PEOPLE v. VOGEL

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District Court of Appeal, Fourth District, California.

PEOPLE v. VOGEL.

Cr. 769.

Decided: April 24, 1952

Leslie L. Burr, El Centro, for appellant. Edmund G. Brown, Atty. Gen., and Stanford D. Herlick, Deputy Atty. Gen., for respondent.

Defendant was found guilty by a jury of violation of section 270 of the Penal Code in that on or about the 1st day of September, 1951, he did wilfully and unlawfully and without lawful excuse omit to provide necessary food, clothing, shelter, medical attention and other remedial care for two of his minor children. A motion for a new trial was denied and defendant was sentenced to the county jail for sixty days. The sentence was suspended and defendant was placed on probation for one year on the condition that he pay the sum of $80 per month for the support of his children.

Evidence.

Defendant's wife testified that she and the defendant were married in 1931; that there were three children the issue of that marriage: Louis, aged 19, Hilda, aged 18 and Joe, aged 15; that all three were living with her in El Centro; that she was supporting Hilda and Joe by taking in washing and ironing; that she received the sum of $40 from the defendant in the latter part of August, 1951, and that she had received no other money from him; that whenever she asked defendant for money, he refused and said ‘You can work’; that she had been providing food and clothing for the children; that the boys had newspaper routes; that she paid defendant $50 per month because he demanded part of what she and the children were making; that he had not purchased any clothes for her or for the children for the past five years; that she was not in good health; that one of the children needed dental care and they both needed clothing; and that defendant ‘drank very much’ and spent ‘a great amount’ for liquor, buying at least one-half gallon of wine or four quarts of beer each by ‘sometimes more’.

A payroll supervisor of the Imperial Irrigation District testified that defendant was employed by the district from October 9, 1950, to September 1, 1951, as a watchman and during that period his average earnings exceeded $200 per month.

Defendant testified that from July, 1951, to September 1, 1951, he paid out a total of $369. However, of this amount, only $40 was paid to his wife.

The stated evidence was uncontradicted and is ample to sustain the verdict and judgment. People v. Dorius, 49 Cal.App.2d 259, 260–262, 121 P.2d 508.

Defendant argues that he was ejected from the family home July 17, 1950, and that since he was thus deprived of all contact with his family, the children had abandoned him, relieving him from the duty to support them. This argument is entirely without merit. The evidence does not support any inference that defendant was abandoned by his children. The testimony showed that defendant moved from the family residence and was not ejected therefrom; that he stayed in the vicinity and was in a position to see his children and to make provision for them.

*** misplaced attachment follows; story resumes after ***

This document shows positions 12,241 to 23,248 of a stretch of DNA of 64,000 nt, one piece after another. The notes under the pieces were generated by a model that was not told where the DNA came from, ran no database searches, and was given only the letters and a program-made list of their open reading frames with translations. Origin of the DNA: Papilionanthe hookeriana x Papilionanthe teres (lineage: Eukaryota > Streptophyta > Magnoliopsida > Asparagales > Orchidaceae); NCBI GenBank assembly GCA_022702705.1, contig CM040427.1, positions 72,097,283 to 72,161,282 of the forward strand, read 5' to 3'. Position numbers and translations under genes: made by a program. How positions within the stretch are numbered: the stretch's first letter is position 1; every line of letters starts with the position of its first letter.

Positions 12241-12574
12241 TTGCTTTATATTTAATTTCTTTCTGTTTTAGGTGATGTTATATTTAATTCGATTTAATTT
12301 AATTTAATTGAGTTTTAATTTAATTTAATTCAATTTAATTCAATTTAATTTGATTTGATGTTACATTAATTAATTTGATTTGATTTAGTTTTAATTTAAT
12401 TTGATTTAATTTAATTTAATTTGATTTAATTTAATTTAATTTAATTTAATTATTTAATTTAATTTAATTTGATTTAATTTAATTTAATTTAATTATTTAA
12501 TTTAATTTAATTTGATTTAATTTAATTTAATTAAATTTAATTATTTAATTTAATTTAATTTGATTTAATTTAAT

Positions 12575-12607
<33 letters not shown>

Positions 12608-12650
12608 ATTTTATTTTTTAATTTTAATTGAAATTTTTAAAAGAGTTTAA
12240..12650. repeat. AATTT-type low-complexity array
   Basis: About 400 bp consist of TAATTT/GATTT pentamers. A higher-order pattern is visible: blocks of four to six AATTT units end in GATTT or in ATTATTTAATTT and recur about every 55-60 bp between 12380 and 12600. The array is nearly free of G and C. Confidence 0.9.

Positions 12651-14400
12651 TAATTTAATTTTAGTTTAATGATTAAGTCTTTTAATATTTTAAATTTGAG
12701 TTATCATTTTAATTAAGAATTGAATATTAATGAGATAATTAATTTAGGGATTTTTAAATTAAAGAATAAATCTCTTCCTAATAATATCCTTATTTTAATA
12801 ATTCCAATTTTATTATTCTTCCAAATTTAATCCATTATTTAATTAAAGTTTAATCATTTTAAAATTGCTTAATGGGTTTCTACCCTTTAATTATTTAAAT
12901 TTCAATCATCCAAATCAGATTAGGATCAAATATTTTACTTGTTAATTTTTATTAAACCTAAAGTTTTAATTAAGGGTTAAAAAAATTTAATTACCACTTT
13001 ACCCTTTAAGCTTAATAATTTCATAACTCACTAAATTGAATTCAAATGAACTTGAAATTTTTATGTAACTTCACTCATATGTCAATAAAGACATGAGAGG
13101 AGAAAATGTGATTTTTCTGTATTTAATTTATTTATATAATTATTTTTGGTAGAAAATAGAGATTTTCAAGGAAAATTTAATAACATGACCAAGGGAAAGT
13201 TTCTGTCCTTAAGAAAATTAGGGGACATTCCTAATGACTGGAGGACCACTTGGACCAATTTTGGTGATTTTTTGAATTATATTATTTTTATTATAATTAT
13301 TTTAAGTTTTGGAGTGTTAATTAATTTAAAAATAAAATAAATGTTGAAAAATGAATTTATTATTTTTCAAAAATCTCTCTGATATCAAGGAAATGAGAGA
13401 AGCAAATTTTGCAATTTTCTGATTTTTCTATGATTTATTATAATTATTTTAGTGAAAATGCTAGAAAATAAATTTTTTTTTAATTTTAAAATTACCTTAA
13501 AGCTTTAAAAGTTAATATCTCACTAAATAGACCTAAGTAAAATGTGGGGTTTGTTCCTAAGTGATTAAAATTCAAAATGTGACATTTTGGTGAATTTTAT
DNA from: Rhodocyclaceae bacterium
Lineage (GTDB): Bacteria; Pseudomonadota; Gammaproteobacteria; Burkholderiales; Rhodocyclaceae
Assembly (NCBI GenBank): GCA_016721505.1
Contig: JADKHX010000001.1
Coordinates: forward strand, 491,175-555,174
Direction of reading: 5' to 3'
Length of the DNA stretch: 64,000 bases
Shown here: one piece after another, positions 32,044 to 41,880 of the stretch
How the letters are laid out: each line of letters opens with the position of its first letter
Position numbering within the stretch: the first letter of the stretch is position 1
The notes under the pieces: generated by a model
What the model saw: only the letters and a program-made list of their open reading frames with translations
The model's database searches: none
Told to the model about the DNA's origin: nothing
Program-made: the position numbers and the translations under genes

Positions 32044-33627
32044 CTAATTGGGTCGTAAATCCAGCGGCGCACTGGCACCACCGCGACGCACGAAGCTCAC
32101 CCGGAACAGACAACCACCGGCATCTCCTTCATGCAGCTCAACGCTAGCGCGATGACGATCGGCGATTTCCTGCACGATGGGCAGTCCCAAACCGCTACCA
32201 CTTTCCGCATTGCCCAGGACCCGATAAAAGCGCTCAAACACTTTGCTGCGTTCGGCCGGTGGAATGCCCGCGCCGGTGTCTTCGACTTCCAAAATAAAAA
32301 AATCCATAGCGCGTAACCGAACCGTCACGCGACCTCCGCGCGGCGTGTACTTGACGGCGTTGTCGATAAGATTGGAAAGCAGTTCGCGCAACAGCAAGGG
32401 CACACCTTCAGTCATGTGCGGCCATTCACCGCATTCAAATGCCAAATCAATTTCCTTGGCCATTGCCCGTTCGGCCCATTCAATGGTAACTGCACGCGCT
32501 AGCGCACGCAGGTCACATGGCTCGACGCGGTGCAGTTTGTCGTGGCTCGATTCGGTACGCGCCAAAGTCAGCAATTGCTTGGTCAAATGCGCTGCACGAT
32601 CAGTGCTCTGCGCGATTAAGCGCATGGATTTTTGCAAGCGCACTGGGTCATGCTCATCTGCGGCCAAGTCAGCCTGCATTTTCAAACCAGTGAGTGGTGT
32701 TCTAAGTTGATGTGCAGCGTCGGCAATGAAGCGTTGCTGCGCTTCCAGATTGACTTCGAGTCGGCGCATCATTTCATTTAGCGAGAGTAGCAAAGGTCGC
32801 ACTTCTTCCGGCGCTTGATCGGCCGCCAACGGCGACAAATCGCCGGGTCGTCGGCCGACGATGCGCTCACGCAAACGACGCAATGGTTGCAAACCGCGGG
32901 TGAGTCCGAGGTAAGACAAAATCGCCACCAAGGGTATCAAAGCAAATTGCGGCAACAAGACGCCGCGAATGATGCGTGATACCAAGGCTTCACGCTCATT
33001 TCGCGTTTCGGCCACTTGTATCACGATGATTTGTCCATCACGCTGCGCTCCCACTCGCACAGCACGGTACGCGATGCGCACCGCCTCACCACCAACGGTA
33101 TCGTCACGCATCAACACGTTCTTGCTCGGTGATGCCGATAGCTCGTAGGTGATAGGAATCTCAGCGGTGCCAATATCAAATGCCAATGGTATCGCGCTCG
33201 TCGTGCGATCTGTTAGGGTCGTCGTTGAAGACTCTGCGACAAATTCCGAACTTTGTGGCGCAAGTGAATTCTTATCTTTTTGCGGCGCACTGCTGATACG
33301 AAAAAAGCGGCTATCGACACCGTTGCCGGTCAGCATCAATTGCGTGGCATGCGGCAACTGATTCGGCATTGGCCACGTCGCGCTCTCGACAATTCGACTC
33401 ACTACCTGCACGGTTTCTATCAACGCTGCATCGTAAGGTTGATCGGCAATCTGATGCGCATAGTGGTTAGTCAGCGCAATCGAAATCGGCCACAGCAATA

Proof of the omission by the defendant to furnish necessary food, clothing, shelter or medical attendance or other remedial care for his children is prima facie evidence that such omission was wilful and without lawful excuse. Section 270, Penal Code; People v. Norton, 47 Cal.App.2d 139, 142, 117 P.2d 402.

Defendant contends that he is relieved from the responsibility to support his children by reason of the provisions of sections 207 and 208 of the Civil Code. These sections are not applicable to the situation here presented as we are not here concerned with the defendant's possible liability to third persons but only with his failure to provide suitable support for his children.

At the trial the defendant contended that the fact that the children were working should have been taken into consideration. The evidence was that the children and defendant's wife worked because of defendant's failure to provide for them and that their combined earnings were not sufficient to provide them with the necessary food, clothing, and medical attendance.

Defendant next argues that he was unable to provide for his family because of his other personal expenses. This argument likewise is without merit as the obligation to pay such expenses does not relieve defendant's obligation to support his minor children. People v. Curry, 69 Cal.App. 501, 506–507, 231 P. 358. Furthermore, the evidence is that the defendant was earning sufficient money to support himself and also pay a substantial amount to his wife and family.

Defendant attempts to appeal from the verdict of the jury and since no appeal lies therefrom, the attempted appeal from such verdict is dismissed. People v. D'Elia, 73 Cal.App.2d 764, 766, 167 P.2d 253.

Judgment and order affirmed.

MUSSELL, Justice.

BARNARD, P. J., and GRIFFIN, J., concur.